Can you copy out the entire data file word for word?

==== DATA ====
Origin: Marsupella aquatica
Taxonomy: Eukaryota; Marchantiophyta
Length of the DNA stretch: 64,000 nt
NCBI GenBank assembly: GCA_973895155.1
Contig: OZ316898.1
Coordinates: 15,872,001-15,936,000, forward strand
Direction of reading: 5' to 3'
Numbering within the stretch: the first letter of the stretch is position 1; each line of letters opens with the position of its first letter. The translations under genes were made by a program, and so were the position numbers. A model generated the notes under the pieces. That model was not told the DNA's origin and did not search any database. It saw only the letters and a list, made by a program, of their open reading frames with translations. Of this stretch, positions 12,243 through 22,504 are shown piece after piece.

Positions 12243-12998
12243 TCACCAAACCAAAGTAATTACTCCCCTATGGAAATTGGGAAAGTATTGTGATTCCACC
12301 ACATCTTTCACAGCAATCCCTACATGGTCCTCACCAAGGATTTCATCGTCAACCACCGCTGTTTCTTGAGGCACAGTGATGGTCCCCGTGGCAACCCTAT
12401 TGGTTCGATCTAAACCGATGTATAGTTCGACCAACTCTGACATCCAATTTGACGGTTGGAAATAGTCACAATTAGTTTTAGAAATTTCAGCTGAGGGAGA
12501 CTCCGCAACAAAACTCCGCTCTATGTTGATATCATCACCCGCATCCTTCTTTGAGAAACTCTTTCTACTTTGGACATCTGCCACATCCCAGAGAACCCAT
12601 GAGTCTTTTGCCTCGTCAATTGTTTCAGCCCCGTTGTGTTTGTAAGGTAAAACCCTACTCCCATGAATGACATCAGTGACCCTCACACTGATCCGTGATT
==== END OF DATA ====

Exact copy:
Origin: Marsupella aquatica
Taxonomy: Eukaryota; Marchantiophyta
Length of the DNA stretch: 64,000 nt
NCBI GenBank assembly: GCA_973895155.1
Contig: OZ316898.1
Coordinates: 15,872,001-15,936,000, forward strand
Direction of reading: 5' to 3'
Numbering within the stretch: the first letter of the stretch is position 1; each line of letters opens with the position of its first letter. The translations under genes were made by a program, and so were the position numbers. A model generated the notes under the pieces. That model was not told the DNA's origin and did not search any database. It saw only the letters and a list, made by a program, of their open reading frames with translations. Of this stretch, positions 12,243 through 22,504 are shown piece after piece.

Positions 12243-12998
12243 TCACCAAACCAAAGTAATTACTCCCCTATGGAAATTGGGAAAGTATTGTGATTCCACC
12301 ACATCTTTCACAGCAATCCCTACATGGTCCTCACCAAGGATTTCATCGTCAACCACCGCTGTTTCTTGAGGCACAGTGATGGTCCCCGTGGCAACCCTAT
12401 TGGTTCGATCTAAACCGATGTATAGTTCGACCAACTCTGACATCCAATTTGACGGTTGGAAATAGTCACAATTAGTTTTAGAAATTTCAGCTGAGGGAGA
12501 CTCCGCAACAAAACTCCGCTCTATGTTGATATCATCACCCGCATCCTTCTTTGAGAAACTCTTTCTACTTTGGACATCTGCCACATCCCAGAGAACCCAT
12601 GAGTCTTTTGCCTCGTCAATTGTTTCAGCCCCGTTGTGTTTGTAAGGTAAAACCCTACTCCCATGAATGACATCAGTGACCCTCACACTGATCCGTGATT